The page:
From the information given in the Case Study, I’m not sure that there was a very large role played by McGregor’s Theory Y. From what I learned about the employees at Whole Foods is that management hires good people, make sure they are well trained, and flourish in the workplace. While these do factor in to Theory Y, without any other information on the employees, I don’t feel that there is quite enough evidence to say that it plays a large role in Whole Foods Market. There are many ways in which Whole Foods builds human and social capital. The qualities that they possess for Individual Human Capital are: Intelligence/abilities/knowledge, technical and social skills, confidence/self-esteem, and motivation/commitment. For Social Capital: Teamwork, Connections/Sources, Win-win Negotiations, Shared visions/goals and shared values.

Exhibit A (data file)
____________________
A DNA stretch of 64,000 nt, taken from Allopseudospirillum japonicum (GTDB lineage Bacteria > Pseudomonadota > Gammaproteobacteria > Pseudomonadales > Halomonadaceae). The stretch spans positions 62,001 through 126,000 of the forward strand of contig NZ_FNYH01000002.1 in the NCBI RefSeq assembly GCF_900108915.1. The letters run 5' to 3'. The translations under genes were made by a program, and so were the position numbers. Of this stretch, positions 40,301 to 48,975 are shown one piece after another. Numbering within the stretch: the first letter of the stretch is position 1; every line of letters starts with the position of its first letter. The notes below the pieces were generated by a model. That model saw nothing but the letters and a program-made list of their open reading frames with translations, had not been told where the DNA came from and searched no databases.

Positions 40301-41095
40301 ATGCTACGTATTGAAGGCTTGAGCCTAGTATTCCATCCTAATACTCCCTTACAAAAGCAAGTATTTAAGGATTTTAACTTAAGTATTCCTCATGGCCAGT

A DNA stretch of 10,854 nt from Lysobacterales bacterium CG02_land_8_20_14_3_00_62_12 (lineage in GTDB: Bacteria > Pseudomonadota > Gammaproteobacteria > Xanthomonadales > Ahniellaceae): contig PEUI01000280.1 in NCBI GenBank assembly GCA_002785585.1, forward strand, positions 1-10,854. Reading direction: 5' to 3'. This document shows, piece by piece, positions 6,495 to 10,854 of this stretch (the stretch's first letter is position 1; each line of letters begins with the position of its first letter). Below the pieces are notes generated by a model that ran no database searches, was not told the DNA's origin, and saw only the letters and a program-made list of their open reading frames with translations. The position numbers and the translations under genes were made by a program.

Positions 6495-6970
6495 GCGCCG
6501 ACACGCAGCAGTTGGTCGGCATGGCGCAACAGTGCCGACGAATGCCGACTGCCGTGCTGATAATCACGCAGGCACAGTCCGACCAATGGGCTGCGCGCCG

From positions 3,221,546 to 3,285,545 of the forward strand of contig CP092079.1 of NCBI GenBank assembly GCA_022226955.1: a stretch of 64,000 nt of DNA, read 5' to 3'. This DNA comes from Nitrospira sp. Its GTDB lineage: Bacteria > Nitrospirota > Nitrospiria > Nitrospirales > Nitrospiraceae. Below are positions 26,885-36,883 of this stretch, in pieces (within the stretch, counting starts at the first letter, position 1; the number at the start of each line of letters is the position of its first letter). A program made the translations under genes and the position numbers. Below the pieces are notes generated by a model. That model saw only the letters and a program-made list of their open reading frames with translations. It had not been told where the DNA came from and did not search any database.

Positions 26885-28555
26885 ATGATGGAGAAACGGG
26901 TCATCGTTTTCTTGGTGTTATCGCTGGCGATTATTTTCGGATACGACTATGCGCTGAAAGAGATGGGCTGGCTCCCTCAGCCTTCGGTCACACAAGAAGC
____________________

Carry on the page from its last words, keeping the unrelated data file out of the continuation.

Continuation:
I do feel that this case does bring the 21st century manager to life. There are many aspects that fit into how Whole Foods runs, such as: Compensation criteria- skills, results; View of people- primary resource, human capital; Nature of interpersonal relationships- Cooperative (win-win). This makes sense, if managers are hiring people who are well trained, it fits into compensation criteria. And Mackey made it clear that they have a cooperative win-win relationship, by wanting to expand “the pie” and letting everyone get a larger piece of it.
Primarily I would locate Whole Foods under the Philanthropic Responsibility part of Carroll’s Global Corporate Social Responsibility Pyramid. What sticks out to me so much in this case study is how Mackey spoke about a bigger pie and everyone getting a bigger piece, instead of someone getting a larger piece which would require someone getting a smaller piece. I think that is definitely what is desired by stakeholders. However I feel that Whole Foods does fit under all four categories of the pyramid.
From the brief case study on Whole Foods, I feel...